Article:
AUTHORITY NUTRITION

10 Signs and Symptoms of Iodine Deficiency

Written by Ryan Raman, MS, RD on November 11, 2017

Iodine is an essential mineral commonly found in seafood.

Your thyroid gland uses it to make thyroid hormones, which help control growth, repair damaged cells and support a healthy metabolism (1, 2).

Unfortunately, up to a third of people worldwide are at risk of an iodine deficiency (3).

Those at the highest risk include (4, 5, 6):

  • Pregnant women.
  • People who live in countries where there is very little iodine in the soil. This includes South Asia, Southeast Asia, New Zealand and European countries.
  • People who don’t use iodized salt.
  • People who follow a vegetarian or vegan diet.

On the other hand, iodine deficiencies are rare in the US, where there are sufficient levels of the mineral in the food supply (7).

An iodine deficiency can cause uncomfortable and even severe symptoms. They include swelling in the neck, pregnancy-related issues, weight gain and learning difficulties.

Its symptoms are very similar to those of hypothyroidism, or low thyroid hormones. Since iodine is used to make thyroid hormones, an iodine deficiency means your body can’t make enough of them, leading to hypothyroidism.

Here are 10 signs and symptoms of an iodine deficiency.

1. Swelling in the Neck

Woman Feeling Fatigued

Swelling in the front of the neck is the most common symptom of an iodine deficiency.

This is called a goiter and occurs when the thyroid gland grows too big.

The thyroid gland is a small, butterfly-shaped gland in the front of your neck. It makes thyroid hormones upon receiving a signal from the thyroid-stimulating hormone (TSH) (8, 9).

When blood levels of TSH rise, the thyroid gland uses iodine to make thyroid hormones. However, when your body is low in iodine, it can’t make enough of them (9).

To compensate, the thyroid gland works harder to try to make more. This causes the cells to grow and multiply, eventually leading to a goiter.

Fortunately, most cases can be treated by increasing your iodine intake. However, if a goiter hasn’t been treated for many years, it might cause permanent thyroid damage.

Summary Swelling in the front of the neck, or a goiter, is a common symptom of an iodine deficiency. It occurs when your thyroid gland is forced to make thyroid hormones when there is a low supply of iodine in the body.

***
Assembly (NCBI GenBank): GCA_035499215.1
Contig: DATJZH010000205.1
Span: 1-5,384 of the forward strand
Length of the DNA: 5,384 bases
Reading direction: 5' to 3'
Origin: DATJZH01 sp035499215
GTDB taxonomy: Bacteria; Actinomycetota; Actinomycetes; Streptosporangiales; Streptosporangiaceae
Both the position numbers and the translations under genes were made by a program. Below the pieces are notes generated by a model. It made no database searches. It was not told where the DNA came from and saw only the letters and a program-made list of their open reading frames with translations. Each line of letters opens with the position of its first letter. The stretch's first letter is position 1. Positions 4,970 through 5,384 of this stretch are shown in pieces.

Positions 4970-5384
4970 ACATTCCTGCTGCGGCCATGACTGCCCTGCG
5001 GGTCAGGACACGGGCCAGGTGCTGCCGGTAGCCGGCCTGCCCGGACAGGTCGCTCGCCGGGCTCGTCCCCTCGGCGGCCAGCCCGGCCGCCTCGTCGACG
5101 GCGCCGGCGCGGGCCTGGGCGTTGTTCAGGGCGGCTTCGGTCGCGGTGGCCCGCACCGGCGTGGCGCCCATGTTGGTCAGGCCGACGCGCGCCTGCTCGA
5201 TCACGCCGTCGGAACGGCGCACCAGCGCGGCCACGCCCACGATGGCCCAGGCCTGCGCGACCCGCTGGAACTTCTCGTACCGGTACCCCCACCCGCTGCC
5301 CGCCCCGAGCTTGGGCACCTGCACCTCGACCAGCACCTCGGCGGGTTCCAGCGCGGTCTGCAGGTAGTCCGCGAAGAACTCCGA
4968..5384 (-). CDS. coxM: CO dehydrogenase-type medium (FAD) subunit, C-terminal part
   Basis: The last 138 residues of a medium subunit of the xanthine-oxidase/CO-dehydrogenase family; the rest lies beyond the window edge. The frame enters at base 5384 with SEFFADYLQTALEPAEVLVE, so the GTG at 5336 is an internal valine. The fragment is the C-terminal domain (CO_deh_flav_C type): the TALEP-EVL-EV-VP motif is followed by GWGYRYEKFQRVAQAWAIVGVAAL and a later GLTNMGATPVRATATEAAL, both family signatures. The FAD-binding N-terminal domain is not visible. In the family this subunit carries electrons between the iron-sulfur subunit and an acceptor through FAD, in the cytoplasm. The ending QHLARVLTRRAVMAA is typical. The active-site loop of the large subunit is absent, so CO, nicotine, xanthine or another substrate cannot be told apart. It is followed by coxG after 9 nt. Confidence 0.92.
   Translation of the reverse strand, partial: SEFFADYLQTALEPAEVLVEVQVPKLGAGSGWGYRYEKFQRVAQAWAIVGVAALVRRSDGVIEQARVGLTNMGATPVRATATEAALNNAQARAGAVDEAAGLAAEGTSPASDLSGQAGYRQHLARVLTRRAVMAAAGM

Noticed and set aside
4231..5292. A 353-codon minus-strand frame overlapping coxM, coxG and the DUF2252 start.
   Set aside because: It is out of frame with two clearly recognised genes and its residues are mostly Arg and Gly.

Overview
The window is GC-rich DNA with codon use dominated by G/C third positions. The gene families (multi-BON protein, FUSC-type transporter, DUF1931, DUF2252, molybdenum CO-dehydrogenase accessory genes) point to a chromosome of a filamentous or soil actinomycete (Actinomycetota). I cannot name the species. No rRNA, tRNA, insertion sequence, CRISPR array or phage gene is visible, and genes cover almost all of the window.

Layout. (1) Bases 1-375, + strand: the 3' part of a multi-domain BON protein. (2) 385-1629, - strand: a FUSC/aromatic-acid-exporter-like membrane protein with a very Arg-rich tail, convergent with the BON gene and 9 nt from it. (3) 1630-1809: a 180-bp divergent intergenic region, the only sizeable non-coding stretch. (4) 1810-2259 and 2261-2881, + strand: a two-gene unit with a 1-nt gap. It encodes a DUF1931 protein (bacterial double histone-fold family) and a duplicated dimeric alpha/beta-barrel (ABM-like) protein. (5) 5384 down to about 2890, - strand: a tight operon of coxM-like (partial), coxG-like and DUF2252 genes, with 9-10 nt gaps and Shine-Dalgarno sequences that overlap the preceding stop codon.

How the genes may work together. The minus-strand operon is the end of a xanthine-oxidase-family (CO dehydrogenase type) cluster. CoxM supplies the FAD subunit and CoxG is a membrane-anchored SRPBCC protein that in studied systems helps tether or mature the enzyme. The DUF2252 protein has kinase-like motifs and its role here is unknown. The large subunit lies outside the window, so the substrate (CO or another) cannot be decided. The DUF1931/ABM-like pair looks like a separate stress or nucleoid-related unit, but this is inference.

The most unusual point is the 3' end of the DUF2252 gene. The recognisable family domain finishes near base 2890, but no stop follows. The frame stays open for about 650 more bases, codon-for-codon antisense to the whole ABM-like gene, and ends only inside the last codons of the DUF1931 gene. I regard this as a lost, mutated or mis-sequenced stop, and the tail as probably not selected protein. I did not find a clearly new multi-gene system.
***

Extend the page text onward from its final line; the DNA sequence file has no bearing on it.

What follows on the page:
2. Unexpected Weight Gain

Unexpected weight gain is another sign of an iodine deficiency.

It may occur if the body does not have enough iodine to make thyroid hormones.

This is because thyroid hormones help control the speed of your metabolism, which is the process by which your body converts food into energy and heat (10, 11).

When your thyroid hormone levels are low, your body burns fewer calories at rest. Unfortunately, this means more calories from the foods you eat are stored as fat (10, 11).

Adding more iodine to your diet may help reverse the effects of a slow metabolism, as it can help your body make more thyroid hormones.

Summary Low iodine levels may slow your metabolism and encourage food to be stored as fat, rather than be burned as energy. This may lead to weight gain.

3. Fatigue and Weakness

Fatigue and weakness are also common symptoms of an iodine deficiency.

In fact, some studies have found that nearly 80% of people with low thyroid hormone levels, which occur in cases of iodine deficiency, feel tired, sluggish and weak (12).

These symptoms occur because thyroid hormones help the body make energy.

When thyroid hormone levels are low, the body can’t make as much energy as it usually does. This may cause your energy levels to plummet and leave you feeling weak.

In fact, a study in 2,456 people found that fatigue and weakness were the most common symptoms among those with low or slightly low thyroid hormone levels (13).

Summary Low iodine levels may leave you feeling tired, sluggish and weak. This is because your body needs the mineral to make energy.

4. Hair loss

Thyroid hormones help control the growth of hair follicles.

When your thyroid hormone levels are low, your hair follicles may stop regenerating. Over time, this may result in hair loss (14).

For this reason, people with an iodine deficiency may also suffer from hair loss (15).

One study in 700 people found that 30% of those with low thyroid hormone levels experienced hair loss (16).

However, other studies have found that low thyroid hormone levels only seem to cause hair loss in those with a family history of hair loss (14).

If you experience hair loss because of an iodine deficiency, getting enough of this mineral may help correct your thyroid hormone levels and stop hair loss.

Summary An iodine deficiency may prevent hair follicles from regenerating. Fortunately, getting sufficient iodine can help correct hair loss that occurs due to an iodine deficiency.

5. Dry, Flaky Skin

Dry, flaky skin may affect many people with an iodine deficiency.

In fact, some studies have found that up to 77% of people with low thyroid hormone levels may experience dry, flaky skin (12).

Thyroid hormones, which contain iodine, help your skin cells regenerate. When thyroid hormone levels are low, this regeneration doesn’t occur as often, possibly leading to dry, flaky skin (17).

Additionally, thyroid hormones help the body regulate sweat. People with lower thyroid hormone levels, such as those with an iodine deficiency, tend to sweat less than people with normal thyroid hormone levels (18, 19).

Given that sweat helps keep your skin moist and hydrated, a lack of sweat may be another reason why dry, flaky skin is a common symptom of iodine deficiency.

Summary Dry, flaky skin may occur with an iodine deficiency, as the mineral helps your skin cells regenerate. It also helps your body sweat and hydrates your skin cells, so an iodine deficiency can cause you to sweat less.

6. Feeling Colder Than Usual

Feeling cold is a common symptom of an iodine deficiency.

In fact, some studies have found that over 80% of people with low thyroid hormone levels may feel more sensitive to cold temperatures than usual (12).

Since iodine is used to make thyroid hormones, an iodine deficiency can cause your thyroid hormone levels to plummet.